/export        dungeon(ro,fsid=0,insecure,no_subtree_check,sync,all_squash,anonuid=1000,anongid=1000)
/export/home   dungeon(rw,sync,nohide,insecure,no_subtree_check,all_squash,anonuid=1000,anongid=1000)
/export/share  dungeon(rw,sync,nohide,insecure,no_subtree_check,all_squash,anonuid=1000,anongid=1000)
$ mkdir -p /export/home /export/share
$ mount --bind /home /export/home
$ mount --bind /share /export/share
$ /etc/init.d/nfs-kernel-server restart

And to automount on the next reboot:

$ cat /etc/fstab
/dev/sda1       /boot           ext2        defaults        0       2
/dev/md0        none            swap        sw              0       0
/dev/md1        /               reiserfs    defaults        0       1
/dev/md2        /home           reiserfs    defaults        0       2
/dev/md3        /share          reiserfs    defaults        0       2
/dev/hda        /media/cdrom0   udf,iso9660 user,noauto     0       0
/home           /export/home    none        bind            0       0
/share          /export/share   none        bind            0       0

Client side (dungeon) where we use AutoFS:

$ apt-get install autofs nfs-common

Then uncomment the line with '/net /etc/auto.net' from /etc/auto.master


$ /etc/init.d/autofs restart
$ cd /net/cellar/
$ ls

If everything worked well, you should see all shares listed! Of course, this assumes you’ve already setup /etc/hosts on both machines.

That’s the major stuff. What follows are some miscellaneous bits of configuration. I’ll try to update this part on an ongoing basis.

Add the following text to your ~/.kde/share/config/konquerorrc so that clicking on a tab with the middle mouse button will close it.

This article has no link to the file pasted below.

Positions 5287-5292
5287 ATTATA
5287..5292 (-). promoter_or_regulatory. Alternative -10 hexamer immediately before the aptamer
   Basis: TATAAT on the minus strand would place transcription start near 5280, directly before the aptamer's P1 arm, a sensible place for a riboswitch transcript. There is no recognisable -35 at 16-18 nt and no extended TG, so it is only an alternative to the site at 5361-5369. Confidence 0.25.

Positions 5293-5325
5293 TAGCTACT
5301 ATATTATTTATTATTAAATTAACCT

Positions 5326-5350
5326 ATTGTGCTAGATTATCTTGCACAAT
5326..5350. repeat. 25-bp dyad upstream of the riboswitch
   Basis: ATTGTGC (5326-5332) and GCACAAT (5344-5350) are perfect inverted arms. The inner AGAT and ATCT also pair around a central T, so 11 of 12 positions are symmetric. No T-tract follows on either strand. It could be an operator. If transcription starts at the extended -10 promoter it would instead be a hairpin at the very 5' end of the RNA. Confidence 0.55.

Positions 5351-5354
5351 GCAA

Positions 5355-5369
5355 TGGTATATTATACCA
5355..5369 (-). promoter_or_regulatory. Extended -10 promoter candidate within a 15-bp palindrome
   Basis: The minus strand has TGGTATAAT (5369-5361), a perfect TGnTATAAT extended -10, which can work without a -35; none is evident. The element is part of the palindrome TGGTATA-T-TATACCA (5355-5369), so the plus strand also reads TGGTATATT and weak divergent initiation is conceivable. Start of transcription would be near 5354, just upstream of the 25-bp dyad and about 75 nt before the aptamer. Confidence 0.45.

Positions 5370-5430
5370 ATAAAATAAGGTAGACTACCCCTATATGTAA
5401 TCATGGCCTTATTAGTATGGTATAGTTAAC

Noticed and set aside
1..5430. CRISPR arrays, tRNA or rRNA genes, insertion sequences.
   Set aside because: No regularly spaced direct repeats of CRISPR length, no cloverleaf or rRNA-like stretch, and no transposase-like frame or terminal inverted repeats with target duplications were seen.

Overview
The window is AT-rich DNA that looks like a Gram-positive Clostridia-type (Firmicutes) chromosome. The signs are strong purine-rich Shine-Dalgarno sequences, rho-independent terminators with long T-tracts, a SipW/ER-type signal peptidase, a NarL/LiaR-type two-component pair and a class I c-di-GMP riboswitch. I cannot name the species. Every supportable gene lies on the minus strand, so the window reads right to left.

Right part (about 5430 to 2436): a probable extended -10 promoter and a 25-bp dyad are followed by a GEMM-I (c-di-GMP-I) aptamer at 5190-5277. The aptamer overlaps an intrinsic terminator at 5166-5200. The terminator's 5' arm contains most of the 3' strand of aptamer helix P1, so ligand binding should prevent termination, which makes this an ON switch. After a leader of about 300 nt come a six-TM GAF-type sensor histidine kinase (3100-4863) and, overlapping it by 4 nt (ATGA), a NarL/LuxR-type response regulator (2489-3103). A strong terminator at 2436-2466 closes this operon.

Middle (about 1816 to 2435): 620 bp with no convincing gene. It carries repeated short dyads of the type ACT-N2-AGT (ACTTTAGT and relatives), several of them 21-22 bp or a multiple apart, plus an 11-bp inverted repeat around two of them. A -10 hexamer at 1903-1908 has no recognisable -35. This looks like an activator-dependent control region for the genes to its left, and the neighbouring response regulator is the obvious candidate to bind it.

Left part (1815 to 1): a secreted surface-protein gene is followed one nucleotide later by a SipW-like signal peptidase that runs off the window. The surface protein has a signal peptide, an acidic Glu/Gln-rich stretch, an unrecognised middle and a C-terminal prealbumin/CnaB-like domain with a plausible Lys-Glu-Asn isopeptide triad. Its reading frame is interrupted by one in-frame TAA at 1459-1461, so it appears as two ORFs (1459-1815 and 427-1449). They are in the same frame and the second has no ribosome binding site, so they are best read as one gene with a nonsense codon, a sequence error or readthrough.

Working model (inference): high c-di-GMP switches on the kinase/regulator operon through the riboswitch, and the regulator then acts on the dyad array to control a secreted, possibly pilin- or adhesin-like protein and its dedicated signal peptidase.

Launching GUI apps from the commandline would throw errors like:

X Error: BadDevice, invalid or uninitialized input device 154
  Major opcode:  143
  Minor opcode:  3
  Resource id:  0x0
Failed to open device

The fix was to remove the unwanted wacom tablet config lines in xorg.conf

Doom 3 took some configuring to get up and running properly. For the video, I had to add the following to the Doom config file.

seta r_mode "-1"
seta r_customHeight "1050"
seta r_customWidth "1680"
seta r_aspectRatio "2"

Alternatively, you can set these values using the Doom console. Supposedly, one can set r_aspectRatio as “3” which corresponds to a 16:10 aspect ratio (which is what my Dell 20” is) but it didn’t work for me.

For the sound, initially I got very metallic, trance like music from the game. I had to set up some special alsa devices to get proper sound. I added the following to my ~/.asoundrc :

pcm.d3dmixer {
   type dmix
   ipc_key 1989
   slave {
      pcm  {
         type hw
         card 0
    period_size 5000
    periods 128
   bindings {
      0 0
      1 1

pcm.doom3pcm {
   type asym
   playback.pcm {
      type softvol
      slave.pcm {
         type plug
         slave.pcm "d3dmixer"
      control {
         name "Doom3 Volume"
         card 0
   capture.pcm {
      type plug
      slave.pcm "dsnoop:0"

Then, make Doom 3 use this device by either running with the command line option +set s_alsa_pcm doom3pcm or by adding the following to the Doom config file:

seta s_driver "best"
seta s_alsa_pcm "doom3pcm"

All the Doom 3 config info was gleaned from the ever helpful Gentoo wiki.